Cisco’s Most Important Meal of the Day

Meeting I Never Miss

Meeting I Never Miss: Cisco’s Birthday Breakfast


Who: John T. Chambers, President and CEO, Cisco Systems



Players: 80 to 100 Cisco employees

Frequency: Monthly, 9 a.m. to 10 a.m.

Purpose: To give everyone in the company a chance to voice an opinion about where we’re headed.


Why I Never Miss It: I learn a lot about what’s really going on. The employees ask tough questions, and by the time you’ve heard something a couple of times, you know that you’ve got a problem – or an opportunity.

Cisco Systems is reinventing the power breakfast. At the $6 billion networking giant, the most important meal of the day isn’t just for high-profile influence-brokers anymore. In fact, it’s strictly for the rank and file. Every year during their birthday month, the 7000-plus employees at Cisco’s headquarters in San Jose receive an email invitation to a “birthday breakfast” with CEO John Chambers. Several dozen employees show up each month to put their toughest questions directly to the CEO. Chambers submits to bruising queries about partnering strategy and stark assessments of managerial failings. It’s not always pleasant, but for Chambers, it’s an indispensible hour of unmediated interaction. “I’m not there for the cake,” he says.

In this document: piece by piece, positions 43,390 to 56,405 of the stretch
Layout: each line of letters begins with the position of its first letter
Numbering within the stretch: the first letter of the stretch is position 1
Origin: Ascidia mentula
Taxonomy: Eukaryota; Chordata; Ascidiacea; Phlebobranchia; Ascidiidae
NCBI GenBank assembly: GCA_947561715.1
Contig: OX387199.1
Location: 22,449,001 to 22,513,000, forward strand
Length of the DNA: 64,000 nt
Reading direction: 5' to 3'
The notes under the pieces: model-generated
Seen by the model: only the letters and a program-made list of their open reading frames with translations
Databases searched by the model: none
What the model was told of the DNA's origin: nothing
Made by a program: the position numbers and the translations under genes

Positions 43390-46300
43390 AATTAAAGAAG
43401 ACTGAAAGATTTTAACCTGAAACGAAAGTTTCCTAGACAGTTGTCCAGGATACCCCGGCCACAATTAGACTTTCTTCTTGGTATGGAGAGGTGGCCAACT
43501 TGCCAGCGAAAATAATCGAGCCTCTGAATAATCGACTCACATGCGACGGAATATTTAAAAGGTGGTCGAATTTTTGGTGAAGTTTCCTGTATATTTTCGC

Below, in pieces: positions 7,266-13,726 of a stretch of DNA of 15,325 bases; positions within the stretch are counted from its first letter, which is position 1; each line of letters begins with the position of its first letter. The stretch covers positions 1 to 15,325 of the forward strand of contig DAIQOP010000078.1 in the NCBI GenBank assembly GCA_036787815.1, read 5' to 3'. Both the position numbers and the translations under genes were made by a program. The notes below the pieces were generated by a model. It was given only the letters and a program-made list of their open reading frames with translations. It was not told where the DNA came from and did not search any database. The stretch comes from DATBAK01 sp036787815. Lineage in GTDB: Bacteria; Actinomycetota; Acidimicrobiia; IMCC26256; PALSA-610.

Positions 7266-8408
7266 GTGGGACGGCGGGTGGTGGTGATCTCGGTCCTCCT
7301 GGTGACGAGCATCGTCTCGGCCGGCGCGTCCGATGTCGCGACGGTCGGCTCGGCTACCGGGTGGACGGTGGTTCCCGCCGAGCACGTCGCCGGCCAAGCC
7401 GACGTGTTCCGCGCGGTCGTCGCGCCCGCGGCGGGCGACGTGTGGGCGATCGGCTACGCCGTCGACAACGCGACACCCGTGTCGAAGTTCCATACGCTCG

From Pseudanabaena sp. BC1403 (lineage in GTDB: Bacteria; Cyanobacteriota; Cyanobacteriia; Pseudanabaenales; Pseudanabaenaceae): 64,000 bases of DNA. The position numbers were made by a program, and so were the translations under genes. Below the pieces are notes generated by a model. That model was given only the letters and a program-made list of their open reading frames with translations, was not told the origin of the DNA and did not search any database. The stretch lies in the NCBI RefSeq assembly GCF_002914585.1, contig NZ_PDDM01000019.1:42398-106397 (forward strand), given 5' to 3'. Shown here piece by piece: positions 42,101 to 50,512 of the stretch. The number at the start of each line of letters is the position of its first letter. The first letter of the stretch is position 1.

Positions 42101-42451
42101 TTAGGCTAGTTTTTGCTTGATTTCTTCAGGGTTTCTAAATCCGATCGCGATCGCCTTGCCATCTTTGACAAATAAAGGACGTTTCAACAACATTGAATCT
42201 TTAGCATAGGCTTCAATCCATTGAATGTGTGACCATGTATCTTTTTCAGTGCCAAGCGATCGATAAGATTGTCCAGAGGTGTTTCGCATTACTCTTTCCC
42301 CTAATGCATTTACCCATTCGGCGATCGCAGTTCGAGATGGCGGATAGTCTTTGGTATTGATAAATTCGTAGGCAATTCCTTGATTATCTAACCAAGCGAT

Guiding Principle

“Personal interaction and open communication. This is especially important when you’re growing at the rate we are. The birthday breakfast is the most effective vehicle for getting candid feedback from employees and for discovering potential problems.”

Best Practice

“I never hide behind a podium. Any question is fair game. And I strongly discourage directors and vice presidents from attending.”


Energy Source

“Very basic. A continental breakfast.”

Dress Code

“Informal. If I’m seeing customers that day, I’ll wear a tie but no jacket.”

Talking Stick

“I work my way through the room, taking questions. I get between 20 and 50 questions at each breakfast – everything from ‘Aren’t you concerned that Microsoft’s record on partnering isn’t very good?’ to ‘Are you aware that we’re losing good people in a certain area of the company?’ “


Meeting Metrics

“If there’s a gap between what the leadership says it’s doing and what’s actually happening, I’ll find out about it at the birthday breakfast. We have a policy of having potential hires interview with at least five Cisco employees. During a rapid phase of hiring a couple years ago, I asked 500 managers at our quarterly meeting how many required five interviews? Everyone raised a hand. I said, “I have a problem, because at the past three birthday breakfasts, I asked the new hires how many had interviewed that way, and only half raised their hands. You’ve got to fix it.”

Matt Goldberg is editorial director of Tripod in Print.